What’s in your tool box?
Using a mixed grip (one hand pronated-one hand supinated) while performing deadlifts is a commonly used technical tool to increase grip strength in the pull. The mixed grip is much stronger than a regular double-overhand grip because it prevents the bar from rolling in your hands and opening the fingers up. However, this type of grip can lead to some serious muscle imbalances. When pulling this way you’ll always have a tendency to twist slightly as you rise up. The side of the supinated hand will tend to rotate forward while the side of the pronated hand will rotate backwards.
If you only use this type of grip every now and then it shouldn’t be a problem. But if you consistently use this type of grip with the same hand placement you are risking the development of imbalances in your biceps, traps, lats, and even lower back. Unless you change your hand placement every other time you do the mixed grip with opposite hands pronated and supinated then you will be more subjective to this issue. In order to prevent these issues from happening embrace the hook grip.
Although the hook grip can be painful and uncomfortable when first learning how to do it, it is a stronger grip than both the mixed grip and conventional double-overhand grip. Using this grip will allow you to stay muscularly balanced throughout the pull while also increasing your deadlift grip strength.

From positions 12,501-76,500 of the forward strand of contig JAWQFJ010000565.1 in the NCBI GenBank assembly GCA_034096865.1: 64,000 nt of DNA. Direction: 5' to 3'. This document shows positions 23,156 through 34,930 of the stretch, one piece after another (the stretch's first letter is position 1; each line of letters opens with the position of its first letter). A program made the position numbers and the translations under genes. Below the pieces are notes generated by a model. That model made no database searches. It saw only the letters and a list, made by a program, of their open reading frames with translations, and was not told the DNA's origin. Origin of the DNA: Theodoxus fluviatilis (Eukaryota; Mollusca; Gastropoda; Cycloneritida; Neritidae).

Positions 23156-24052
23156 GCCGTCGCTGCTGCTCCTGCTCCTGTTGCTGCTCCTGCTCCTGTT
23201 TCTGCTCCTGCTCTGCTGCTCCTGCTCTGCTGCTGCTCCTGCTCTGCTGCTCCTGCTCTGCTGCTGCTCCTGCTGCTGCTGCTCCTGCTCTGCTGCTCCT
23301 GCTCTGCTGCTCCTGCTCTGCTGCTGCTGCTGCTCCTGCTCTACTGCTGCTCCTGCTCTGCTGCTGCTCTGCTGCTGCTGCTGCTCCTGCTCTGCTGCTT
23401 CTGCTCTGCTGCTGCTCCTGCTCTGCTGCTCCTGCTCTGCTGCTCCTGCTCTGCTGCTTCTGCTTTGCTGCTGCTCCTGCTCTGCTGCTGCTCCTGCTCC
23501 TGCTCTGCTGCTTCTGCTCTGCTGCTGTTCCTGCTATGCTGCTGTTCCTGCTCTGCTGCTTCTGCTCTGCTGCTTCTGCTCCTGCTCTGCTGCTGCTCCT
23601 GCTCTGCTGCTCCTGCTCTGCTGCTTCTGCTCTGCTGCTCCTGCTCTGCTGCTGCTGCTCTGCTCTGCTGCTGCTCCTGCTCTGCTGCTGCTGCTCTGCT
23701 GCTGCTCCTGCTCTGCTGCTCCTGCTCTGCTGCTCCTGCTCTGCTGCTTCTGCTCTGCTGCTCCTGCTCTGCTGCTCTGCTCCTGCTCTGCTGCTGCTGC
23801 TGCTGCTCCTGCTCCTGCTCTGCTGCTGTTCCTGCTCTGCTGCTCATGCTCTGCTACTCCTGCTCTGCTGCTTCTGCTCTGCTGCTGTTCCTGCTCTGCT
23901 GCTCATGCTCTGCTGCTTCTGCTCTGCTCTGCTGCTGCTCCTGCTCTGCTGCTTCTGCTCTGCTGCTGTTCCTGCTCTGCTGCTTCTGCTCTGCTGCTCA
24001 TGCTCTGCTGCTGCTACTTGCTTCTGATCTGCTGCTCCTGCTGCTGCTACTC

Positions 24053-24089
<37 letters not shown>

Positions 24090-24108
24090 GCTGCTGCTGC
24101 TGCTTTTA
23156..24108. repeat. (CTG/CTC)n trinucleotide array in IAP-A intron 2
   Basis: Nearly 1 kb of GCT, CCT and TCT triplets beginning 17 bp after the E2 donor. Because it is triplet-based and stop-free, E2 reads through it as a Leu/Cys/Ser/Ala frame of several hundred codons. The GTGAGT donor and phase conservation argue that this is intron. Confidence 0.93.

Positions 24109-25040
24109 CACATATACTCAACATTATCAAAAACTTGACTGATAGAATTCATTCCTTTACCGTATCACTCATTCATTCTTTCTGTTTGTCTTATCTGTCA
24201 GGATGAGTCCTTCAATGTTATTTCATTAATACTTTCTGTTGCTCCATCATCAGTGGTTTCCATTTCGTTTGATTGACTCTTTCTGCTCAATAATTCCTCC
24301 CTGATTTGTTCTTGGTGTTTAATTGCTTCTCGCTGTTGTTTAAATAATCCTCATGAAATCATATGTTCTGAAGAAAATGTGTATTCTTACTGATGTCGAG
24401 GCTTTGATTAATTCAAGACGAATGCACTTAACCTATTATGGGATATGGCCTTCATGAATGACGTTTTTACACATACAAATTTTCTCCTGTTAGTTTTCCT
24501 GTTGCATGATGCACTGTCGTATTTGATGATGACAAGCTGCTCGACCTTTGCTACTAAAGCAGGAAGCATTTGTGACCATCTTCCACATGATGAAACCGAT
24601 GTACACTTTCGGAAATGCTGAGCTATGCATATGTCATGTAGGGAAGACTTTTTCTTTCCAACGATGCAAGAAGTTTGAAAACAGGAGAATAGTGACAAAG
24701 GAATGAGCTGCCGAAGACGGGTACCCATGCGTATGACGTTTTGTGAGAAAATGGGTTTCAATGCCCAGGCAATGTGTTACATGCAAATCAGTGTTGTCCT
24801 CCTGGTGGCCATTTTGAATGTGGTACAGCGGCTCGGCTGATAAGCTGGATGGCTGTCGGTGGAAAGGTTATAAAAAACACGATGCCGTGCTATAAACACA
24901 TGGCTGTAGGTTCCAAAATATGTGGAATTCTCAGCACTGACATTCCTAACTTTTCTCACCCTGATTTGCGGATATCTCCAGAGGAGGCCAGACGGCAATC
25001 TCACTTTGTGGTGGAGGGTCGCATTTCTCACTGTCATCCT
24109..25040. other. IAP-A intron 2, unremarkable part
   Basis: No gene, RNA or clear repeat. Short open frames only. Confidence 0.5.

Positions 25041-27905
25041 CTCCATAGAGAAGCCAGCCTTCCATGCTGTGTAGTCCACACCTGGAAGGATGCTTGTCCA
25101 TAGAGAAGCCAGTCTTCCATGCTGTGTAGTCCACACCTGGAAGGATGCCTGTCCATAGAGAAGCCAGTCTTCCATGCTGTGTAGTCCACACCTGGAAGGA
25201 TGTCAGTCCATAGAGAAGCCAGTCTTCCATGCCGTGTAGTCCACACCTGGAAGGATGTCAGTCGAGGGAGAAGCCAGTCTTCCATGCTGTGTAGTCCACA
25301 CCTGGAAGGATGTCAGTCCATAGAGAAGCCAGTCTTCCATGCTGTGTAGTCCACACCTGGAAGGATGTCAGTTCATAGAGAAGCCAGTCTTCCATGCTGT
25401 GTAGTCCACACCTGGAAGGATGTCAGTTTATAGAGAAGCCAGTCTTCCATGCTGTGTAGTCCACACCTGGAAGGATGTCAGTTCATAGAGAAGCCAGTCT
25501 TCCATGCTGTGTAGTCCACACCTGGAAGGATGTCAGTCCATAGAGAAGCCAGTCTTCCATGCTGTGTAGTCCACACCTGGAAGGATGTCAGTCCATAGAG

Now, you don’t have to totally throw out the mixed grip from your tool box, you just have to repurpose it for a more suitable task. This task consist of attempting to PR your deadlift. If you feel you are the strongest in the mixed grip over the hook grip and it’s going to allow you to pull the most weight off the ground then so be it. I am only saying you should neglect the mixed grip in submaximal deadlifts( <80% of 1RM, 3 or more reps). There is no reason for you to be doing a mixed grip in a workout that consists of 20 deadlifts at 50% of your 1 rep max.
Getting stronger with the hookgrip (or double overhand grip) in the deadlift will also contribute to strength in other barbell lifts such as cleans, snatches, and even pressing. In order to get stronger, you have to put yourself in your weak positions. Embrace change, embrace pain, and embrace uncomfortable. Don’t be a deadlift disaster, be a deadlift master!! Happy training!